Navigation Links
Family planning a major environmental impact
Date:7/31/2009

CORVALLIS, Ore. Some people who are serious about wanting to reduce their "carbon footprint" on the Earth have one choice available to them that may yield a large long-term benefit have one less child.

A study by statisticians at Oregon State University concluded that in the United States, the carbon legacy and greenhouse gas impact of an extra child is almost 20 times more important than some of the other environmentally sensitive practices people might employ their entire lives things like driving a high mileage car, recycling, or using energy-efficient appliances and light bulbs.

The research also makes it clear that potential carbon impacts vary dramatically across countries. The average long-term carbon impact of a child born in the U.S. along with all of its descendants is more than 160 times the impact of a child born in Bangladesh.

"In discussions about climate change, we tend to focus on the carbon emissions of an individual over his or her lifetime," said Paul Murtaugh, an OSU professor of statistics. "Those are important issues and it's essential that they should be considered. But an added challenge facing us is continuing population growth and increasing global consumption of resources."

In this debate, very little attention has been given to the overwhelming importance of reproductive choice, Murtaugh said. When an individual produces a child and that child potentially produces more descendants in the future the effect on the environment can be many times the impact produced by a person during their lifetime.

Under current conditions in the U.S., for instance, each child ultimately adds about 9,441 metric tons of carbon dioxide to the carbon legacy of an average parent about 5.7 times the lifetime emissions for which, on average, a person is responsible.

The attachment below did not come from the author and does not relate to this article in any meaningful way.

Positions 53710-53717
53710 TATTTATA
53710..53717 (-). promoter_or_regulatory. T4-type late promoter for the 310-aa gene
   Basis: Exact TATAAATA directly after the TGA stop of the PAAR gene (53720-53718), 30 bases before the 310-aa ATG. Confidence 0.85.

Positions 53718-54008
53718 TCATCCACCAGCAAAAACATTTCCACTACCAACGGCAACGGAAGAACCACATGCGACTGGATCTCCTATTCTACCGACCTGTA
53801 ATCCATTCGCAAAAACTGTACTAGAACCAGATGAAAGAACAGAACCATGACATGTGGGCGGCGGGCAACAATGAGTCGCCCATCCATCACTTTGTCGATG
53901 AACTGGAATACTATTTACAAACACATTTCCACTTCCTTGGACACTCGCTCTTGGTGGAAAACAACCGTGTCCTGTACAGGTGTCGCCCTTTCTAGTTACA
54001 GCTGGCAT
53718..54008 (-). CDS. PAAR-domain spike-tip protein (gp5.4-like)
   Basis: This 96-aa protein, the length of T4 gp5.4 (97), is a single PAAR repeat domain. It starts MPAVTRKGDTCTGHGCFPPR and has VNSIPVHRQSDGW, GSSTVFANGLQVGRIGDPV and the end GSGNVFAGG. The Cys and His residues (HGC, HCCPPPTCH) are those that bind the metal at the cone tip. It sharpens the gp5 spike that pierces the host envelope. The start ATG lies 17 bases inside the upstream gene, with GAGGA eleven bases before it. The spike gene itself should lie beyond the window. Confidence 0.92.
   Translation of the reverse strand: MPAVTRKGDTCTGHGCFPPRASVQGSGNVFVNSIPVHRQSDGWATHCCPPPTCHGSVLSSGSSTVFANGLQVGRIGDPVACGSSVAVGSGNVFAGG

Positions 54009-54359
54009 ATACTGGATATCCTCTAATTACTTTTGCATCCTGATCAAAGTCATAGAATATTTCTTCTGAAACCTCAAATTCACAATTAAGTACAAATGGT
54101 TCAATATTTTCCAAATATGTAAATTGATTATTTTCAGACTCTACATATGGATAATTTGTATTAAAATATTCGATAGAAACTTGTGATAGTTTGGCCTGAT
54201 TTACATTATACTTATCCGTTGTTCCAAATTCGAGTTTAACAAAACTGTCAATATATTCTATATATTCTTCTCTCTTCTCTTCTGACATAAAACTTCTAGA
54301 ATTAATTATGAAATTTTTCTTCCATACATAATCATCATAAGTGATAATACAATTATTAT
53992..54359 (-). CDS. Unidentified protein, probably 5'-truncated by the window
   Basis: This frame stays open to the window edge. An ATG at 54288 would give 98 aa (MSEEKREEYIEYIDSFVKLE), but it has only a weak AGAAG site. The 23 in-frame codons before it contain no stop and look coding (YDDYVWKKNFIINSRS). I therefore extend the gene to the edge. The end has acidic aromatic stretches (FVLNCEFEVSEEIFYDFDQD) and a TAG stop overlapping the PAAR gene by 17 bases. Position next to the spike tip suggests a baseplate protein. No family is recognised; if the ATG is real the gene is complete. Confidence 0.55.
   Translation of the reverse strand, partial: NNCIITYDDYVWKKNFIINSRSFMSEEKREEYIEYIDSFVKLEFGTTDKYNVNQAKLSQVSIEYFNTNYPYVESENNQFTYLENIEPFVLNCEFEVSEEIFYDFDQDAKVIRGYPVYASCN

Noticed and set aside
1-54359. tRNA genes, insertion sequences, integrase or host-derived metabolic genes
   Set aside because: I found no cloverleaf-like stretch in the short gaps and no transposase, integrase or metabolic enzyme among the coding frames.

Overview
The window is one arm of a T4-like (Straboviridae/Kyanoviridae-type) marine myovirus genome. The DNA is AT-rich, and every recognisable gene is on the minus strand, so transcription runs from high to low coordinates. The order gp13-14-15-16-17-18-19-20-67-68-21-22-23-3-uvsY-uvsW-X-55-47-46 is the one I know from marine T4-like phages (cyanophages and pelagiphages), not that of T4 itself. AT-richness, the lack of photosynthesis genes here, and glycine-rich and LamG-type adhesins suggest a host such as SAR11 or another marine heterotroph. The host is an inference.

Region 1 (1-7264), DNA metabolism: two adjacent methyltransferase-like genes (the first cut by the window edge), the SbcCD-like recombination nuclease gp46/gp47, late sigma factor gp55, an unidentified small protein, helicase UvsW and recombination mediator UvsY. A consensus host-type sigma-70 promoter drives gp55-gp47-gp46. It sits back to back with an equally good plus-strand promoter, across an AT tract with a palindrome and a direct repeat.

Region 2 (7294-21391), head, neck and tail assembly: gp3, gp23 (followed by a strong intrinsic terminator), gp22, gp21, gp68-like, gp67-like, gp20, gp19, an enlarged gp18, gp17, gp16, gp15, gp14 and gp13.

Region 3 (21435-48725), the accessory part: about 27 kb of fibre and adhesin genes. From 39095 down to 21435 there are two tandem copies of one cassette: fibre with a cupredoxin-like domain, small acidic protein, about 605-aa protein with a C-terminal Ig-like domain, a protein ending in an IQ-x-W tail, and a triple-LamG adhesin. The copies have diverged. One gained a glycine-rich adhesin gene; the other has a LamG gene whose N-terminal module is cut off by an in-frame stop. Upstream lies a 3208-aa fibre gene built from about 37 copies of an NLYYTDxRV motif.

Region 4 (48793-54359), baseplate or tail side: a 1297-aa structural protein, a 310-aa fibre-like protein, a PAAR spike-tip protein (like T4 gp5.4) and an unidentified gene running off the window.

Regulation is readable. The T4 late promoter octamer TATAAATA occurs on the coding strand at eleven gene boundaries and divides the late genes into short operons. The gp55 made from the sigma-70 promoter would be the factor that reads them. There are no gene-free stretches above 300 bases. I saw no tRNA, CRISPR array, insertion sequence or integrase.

And even though some developing nations have much higher populations and rates of population growth than the U.S., their overall impact on the global equation is often reduced by shorter life spans and less consumption. The long-term impact of a child born to a family in China is less than one fifth the impact of a child born in the U.S., the study found.

As the developing world increases both its population and consumption levels, this may change.

"China and India right now are steadily increasing their carbon emissions and industrial development, and other developing nations may also continue to increase as they seek higher standards of living," Murtaugh said.

The study examined several scenarios of changing emission rates, the most aggressive of which was an 85 percent reduction in global carbon emissions between now and 2100. But emissions in Africa, which includes 34 of the 50 least developed countries in the world, are already more than twice that level.

The researchers make it clear they are not advocating government controls or intervention on population issues, but say they simply want to make people aware of the environmental consequences of their reproductive choices.

"Many people are unaware of the power of exponential population growth," Murtaugh said. "Future growth amplifies the consequences of people's reproductive choices today, the same way that compound interest amplifies a bank balance."